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New council chambers in tune with technology

Sunday, January 17, 2010 | 12:01 a.m. CST
In this panoramic photo illustration, the view of the new City Council chambers from where the council members will sit.

COLUMBIA — For now their meetings are held in the same place they’ve been held since September 1976, in a former hotel ballroom in the Daniel Boone Building. But on Feb. 15, Columbia City Council members will meet somewhere new.

Designed to balance aesthetics and accessibility, the new City Council chambers were erected on the first floor of the city hall addition at Broadway and Eighth Street. They boast the latest in multimedia capabilities, including remote-control cameras and monitors for video presentations; They also feature recycled and renewable building materials.

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There are 200 chairs in the new chambers, but the final occupancy limit has yet to be determined by the Columbia fire marshal. Unlike stationary seats in the current chambers, which have an occupancy limit of 222, seats in the new chambers can be moved to reconfigure space for different uses.

Accessibility was a major factor in placing the new chambers on the first floor. It was difficult for some people to reach the existing chambers on the fourth floor of the Boone building, Public Communications Director Toni Messina said.

“You had to find the single small elevator, and then once you got to the fourth floor, you had to search for which way to go to find one of the two doors to the chamber,” Messina said.

“Aesthetics and flexibility for the occupants” were the primary design considerations for the new chambers, said project architect Diane Mansfield of Chiodini Associates in St. Louis, the firm in charge of construction.

Mansfield said the new space includes “totally upgraded electrical and audio-visual systems to accommodate new technology such as plasma screens. Full connectivity was designed in.” The room’s layout will help those attending meetings have an “easier time seeing and hearing people.”

The new chambers contain a lectern designed for quick linkup of computers to the room’s multimedia systems. In the old chambers, “there was a scramble to get computers hooked up” before presentations, Messina said. Staff from the city’s cable channel will be responsible for setting up communications equipment and for helping users operate it during meetings.

Seven remote-control cameras provide full coverage of the chambers for live broadcasting of events. Six large plasma screen monitors throughout the room give occupants a clear view of video and computer presentations.

Bruce Ludwig, building construction coordinator with the Public Works Department, oversees construction daily. Ludwig said that the chambers' finishing materials emphasize "rapidly renewable, recyclable resources." Bamboo wall paneling as well as panel-backing manufactured from straw and carpet made partly from recycled material are just a few examples of the eco-friendly construction.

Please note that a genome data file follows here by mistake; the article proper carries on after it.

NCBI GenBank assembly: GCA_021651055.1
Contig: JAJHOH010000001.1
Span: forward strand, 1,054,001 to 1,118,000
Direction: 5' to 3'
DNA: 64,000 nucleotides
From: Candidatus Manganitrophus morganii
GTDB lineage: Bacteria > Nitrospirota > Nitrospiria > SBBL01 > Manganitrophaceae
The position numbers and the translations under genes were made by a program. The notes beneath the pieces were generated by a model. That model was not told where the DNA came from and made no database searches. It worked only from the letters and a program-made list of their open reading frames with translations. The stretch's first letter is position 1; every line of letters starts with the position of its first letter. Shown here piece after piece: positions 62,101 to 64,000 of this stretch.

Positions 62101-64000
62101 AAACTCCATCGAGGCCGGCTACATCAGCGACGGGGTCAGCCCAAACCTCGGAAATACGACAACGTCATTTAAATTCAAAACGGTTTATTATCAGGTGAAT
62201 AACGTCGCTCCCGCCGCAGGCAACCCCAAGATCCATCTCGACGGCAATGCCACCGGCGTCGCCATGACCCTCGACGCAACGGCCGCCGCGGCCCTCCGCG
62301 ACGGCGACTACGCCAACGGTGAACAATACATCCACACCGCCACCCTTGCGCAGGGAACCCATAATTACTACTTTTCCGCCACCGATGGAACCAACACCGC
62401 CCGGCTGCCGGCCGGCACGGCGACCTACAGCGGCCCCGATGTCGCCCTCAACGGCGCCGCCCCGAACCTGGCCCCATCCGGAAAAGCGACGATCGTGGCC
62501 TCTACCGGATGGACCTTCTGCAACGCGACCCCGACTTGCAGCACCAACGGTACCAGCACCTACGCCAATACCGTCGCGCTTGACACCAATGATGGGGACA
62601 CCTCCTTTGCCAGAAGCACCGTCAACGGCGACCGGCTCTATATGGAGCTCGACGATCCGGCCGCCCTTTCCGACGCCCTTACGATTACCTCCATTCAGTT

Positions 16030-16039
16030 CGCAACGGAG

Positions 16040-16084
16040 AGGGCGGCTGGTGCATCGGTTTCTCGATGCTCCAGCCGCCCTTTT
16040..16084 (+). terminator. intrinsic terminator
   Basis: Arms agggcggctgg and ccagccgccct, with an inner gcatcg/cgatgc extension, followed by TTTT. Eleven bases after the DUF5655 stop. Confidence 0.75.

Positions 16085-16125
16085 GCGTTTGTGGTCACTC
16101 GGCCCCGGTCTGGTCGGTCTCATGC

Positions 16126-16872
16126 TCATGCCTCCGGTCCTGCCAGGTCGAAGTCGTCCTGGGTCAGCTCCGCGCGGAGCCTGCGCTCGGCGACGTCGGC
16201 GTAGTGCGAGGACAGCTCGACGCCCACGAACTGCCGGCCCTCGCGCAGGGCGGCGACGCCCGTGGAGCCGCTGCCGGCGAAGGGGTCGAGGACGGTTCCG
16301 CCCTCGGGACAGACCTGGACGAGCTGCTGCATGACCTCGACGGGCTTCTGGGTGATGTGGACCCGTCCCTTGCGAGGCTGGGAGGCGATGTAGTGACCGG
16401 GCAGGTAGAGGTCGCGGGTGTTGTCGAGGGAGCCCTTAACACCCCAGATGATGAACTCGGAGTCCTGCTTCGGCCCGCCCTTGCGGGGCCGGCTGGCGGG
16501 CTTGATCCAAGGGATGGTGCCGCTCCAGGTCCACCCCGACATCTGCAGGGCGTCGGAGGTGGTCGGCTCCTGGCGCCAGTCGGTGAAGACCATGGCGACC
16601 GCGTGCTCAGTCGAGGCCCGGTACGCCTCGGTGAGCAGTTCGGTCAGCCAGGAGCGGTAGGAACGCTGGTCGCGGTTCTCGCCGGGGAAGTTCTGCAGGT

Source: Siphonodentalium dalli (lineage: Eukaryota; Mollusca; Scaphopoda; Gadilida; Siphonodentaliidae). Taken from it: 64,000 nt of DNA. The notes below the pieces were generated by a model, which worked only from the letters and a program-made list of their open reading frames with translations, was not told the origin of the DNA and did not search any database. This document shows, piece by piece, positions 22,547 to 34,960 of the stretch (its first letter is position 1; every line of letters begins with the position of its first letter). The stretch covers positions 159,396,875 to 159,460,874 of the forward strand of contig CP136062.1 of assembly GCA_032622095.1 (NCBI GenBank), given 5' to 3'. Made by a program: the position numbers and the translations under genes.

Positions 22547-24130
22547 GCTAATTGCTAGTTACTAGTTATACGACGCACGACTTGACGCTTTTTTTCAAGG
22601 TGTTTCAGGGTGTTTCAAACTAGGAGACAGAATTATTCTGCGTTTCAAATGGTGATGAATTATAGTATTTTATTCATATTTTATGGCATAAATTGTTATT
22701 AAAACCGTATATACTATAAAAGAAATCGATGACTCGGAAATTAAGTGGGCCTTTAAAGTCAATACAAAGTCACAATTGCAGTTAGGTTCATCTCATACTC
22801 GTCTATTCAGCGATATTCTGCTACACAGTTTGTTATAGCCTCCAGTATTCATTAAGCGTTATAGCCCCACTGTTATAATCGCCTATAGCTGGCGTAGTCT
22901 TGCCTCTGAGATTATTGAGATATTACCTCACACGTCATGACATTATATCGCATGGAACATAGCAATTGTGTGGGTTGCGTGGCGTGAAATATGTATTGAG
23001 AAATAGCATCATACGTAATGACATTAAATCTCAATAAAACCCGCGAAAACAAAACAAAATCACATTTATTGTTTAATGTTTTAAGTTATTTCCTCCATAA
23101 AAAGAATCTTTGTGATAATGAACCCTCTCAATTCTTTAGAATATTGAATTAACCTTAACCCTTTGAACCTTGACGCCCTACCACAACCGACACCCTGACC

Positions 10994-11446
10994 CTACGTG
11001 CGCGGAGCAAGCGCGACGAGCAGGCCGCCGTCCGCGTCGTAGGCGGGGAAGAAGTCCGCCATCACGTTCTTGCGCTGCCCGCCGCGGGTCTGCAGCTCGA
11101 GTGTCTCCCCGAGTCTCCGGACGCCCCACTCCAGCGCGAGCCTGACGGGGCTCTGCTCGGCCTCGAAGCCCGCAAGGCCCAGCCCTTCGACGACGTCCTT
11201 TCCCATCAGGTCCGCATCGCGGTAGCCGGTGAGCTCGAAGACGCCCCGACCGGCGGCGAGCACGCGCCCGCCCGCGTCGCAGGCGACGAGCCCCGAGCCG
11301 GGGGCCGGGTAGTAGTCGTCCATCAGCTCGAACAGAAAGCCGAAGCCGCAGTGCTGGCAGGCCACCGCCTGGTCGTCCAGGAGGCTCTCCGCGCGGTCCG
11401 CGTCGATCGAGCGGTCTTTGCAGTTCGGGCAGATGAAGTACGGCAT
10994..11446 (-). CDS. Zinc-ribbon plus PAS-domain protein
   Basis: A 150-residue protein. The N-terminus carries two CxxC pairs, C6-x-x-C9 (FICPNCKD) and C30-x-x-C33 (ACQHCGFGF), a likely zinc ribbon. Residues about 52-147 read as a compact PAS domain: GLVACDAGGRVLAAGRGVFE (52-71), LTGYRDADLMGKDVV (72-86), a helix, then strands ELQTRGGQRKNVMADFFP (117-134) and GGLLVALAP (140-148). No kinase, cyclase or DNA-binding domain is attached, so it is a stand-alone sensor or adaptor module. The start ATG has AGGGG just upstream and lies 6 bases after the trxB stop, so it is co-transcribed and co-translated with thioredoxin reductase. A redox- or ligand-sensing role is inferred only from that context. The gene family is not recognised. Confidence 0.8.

The City Council originally planned to hold its first meeting of 2010 in the new chambers, but cold weather hampered concrete work on the public area in front of the addition.

Columbia taxpayers will realize an annual savings, estimated at $300,000, when city departments move to the new building from offices scattered around rented buildings downtown, Messina said. The city’s cable channel, utility, finance and information technology departments will all move to the new building in the coming months.

Officials are planning a ceremony to celebrate the old council chambers. The event is expected to take placeimmediately before the Feb. 15 meeting in the new chambers.

"We do plan to decommission the old chamber and honor the public business that has been conducted there since the 1970s," Messina said. 

The city expects to remain within its $22 million budget for the city hall addition. The old city building and the new addition will retain the same street address, 701 E. Broadway.


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Comments

Mark Foecking January 17, 2010 | 6:37 a.m.

"Columbia taxpayers will realize an annual savings, estimated at $300,000, when city departments move to the new building from offices scattered around rented buildings downtown..."

Mmm, OK. So that is a payback period of 70 years (21 million/300,000, not counting the miniscule contribution of sub-1% interest). Doesn't sound like sound fiscal planning to me.

Also, has anyone estimated the amount of square footage that will be made available for retail/office space when those departments do move back into city hall? Might it be enough to make the retail space on the ground floor of the new parking garage unnecessary?

Hopefully we will be able to keep a good bond rating. I'm thinking that with all this new debt, that a downgrade is in the fairly near future.

DK

(Report Comment)
Ray Shapiro January 17, 2010 | 12:49 p.m.

One of the reasons I wouldn't go to the public input meetings in the past was because I'd feel like the physical layout of the room created the tone of council members "talking down" at the citizens who came to convey their concerns.
This inner sanctum chamber seems to elevate that to a whole new level.
Seems to me that technology will place our "representatives" on an even higher plane and constituents become more of an audience then vested partner.
I had the same sense when one of this town's 'mega-churches' believed that more giant screen televisions made their messages more meaningful or important.
It actually made the church feel more impersonal.
Is this the goal of the council chamber layout as well?
What's next?
Attaching the mayor to a wire and having him fly over the lowly seated attendees ala Garth Brooks or Peter Pan?

(Report Comment)

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